Paths on the street : story of a nurse trainee
I chose an internship with Street Nurses to better understand the problems of homelessness, and everything related to it. I discovered political, social, financial, and structural problems. Above all, I wanted to understand the stories of homeless people - understand how they got into their condition, and at the same time decipher the system we live in.
Shadow and light
This is a moment when my colleague and I seem to be witnessing the absence of human dignity, fear, sadness, anger. In reality that’s not so. The only thing that matters is the beauty of the moment.
"In those moments I didn’t feel like I was working"
It’s now almost a year and a half that I’ve been working in the housing team of Street Nurses. During this period, I’ve been able to assist many people in their personal journey, each of them with a remarkable, unique, and rich life course. Every patient I guide in their recovery process, will leave a mark on my mind, and will increase my knowledge about this world, this system and its shortcomings, about myself and my limits.
Wonder Woman is a homeless woman
I am fortunate to have met Wonder Woman. Do you know her? She seems so strong to me; it's impossible for me to associate this small woman with any other name! How has this young lady managed to survive the hell of the streets for so many years? I don't have a clear answer to this question, but I am truly amazed by her courage and resilience in the face of such a destiny that thrust her into this life...
Managing it despite addictions
We are following a young person who lived for 2 years on the streets before being replaced by us into housing, after a report from a partner association.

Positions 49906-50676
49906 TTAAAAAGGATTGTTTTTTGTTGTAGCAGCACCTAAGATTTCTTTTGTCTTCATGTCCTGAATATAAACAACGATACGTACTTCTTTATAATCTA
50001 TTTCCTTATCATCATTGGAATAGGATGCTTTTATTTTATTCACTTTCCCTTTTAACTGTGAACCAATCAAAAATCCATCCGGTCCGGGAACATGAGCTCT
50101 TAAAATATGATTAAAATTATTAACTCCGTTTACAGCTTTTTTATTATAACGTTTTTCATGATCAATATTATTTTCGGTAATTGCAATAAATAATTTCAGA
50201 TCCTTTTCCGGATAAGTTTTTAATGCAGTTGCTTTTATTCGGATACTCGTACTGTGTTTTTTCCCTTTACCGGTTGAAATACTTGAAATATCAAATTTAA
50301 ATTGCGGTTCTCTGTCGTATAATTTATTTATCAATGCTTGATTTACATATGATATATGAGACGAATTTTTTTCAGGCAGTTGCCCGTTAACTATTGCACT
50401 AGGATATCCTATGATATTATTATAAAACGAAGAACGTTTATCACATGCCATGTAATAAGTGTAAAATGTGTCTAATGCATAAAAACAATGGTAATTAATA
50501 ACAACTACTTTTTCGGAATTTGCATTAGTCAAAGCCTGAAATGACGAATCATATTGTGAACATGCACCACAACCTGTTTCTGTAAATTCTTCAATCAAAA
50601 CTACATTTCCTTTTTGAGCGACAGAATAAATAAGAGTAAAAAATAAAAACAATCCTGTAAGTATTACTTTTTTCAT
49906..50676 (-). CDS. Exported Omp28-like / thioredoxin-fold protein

A new home that brings change
We found a home for Mr N. a few months ago.
But even though he had visited the flat, put some money aside for the first rent and received the keys... he didn't go there.
Caring fellow citizens
Last week, we received a call from a citizen, Sandrine*, who was very worried about someone she had just met on her journey.
It was Mr. K., a patient we had been accompanying on the street for some time.
* Cover name
Love in broad daylight
Our nurse Eva tells us the passionate story of Mrs P. and Mr T., while she was taking her first steps by Streetnurses. Her work began with marauding in the city streets and she was quickly led to follow a couple whose would turn out to be anything except ordinary...
A hamburger - and we can move on again!
We’ve accompanied Mr. N for several years now. Since he turned his back on street life, he’s been living in a very sober accommodation, barely decorated, which makes us think a bit of a prison cell. That’s because as a young man he was in prison for a while and that affects him still every day.
A little hiccup
In this testimony, Lucia, a social worker, shares her first experience of rehousing by Street Nurses, when she was still a trainee. It ended in failure but it is a good illustration of the possible comings and goings before a sustainable reintegration of the homeless person.
A new start for Mr. A.
That morning, Mr. A. opens the gate of the site where his modular home is located. We called him to announce our unexpected arrival and he quickly got ready to receive us with a broad smile. For me it’s a reunion after he moved into his module a few months ago. His salt and pepper hair is carefully brushed, his face tanned and friendly. He warmly invites us to come in and drink a cool coke.
I smell, therefore I am.
Madame S. has been living in a train station in the Liège region for more than two years. She lives in the middle of a corridor, in the middle of the noise. She lives where people pass, sometimes standing still but always moving on. She lives there, withdrawn in a corner. You cannot see her, but you notice her smell. The kind of smell that repels, makes you gag, drives you away. Whatever, she exists.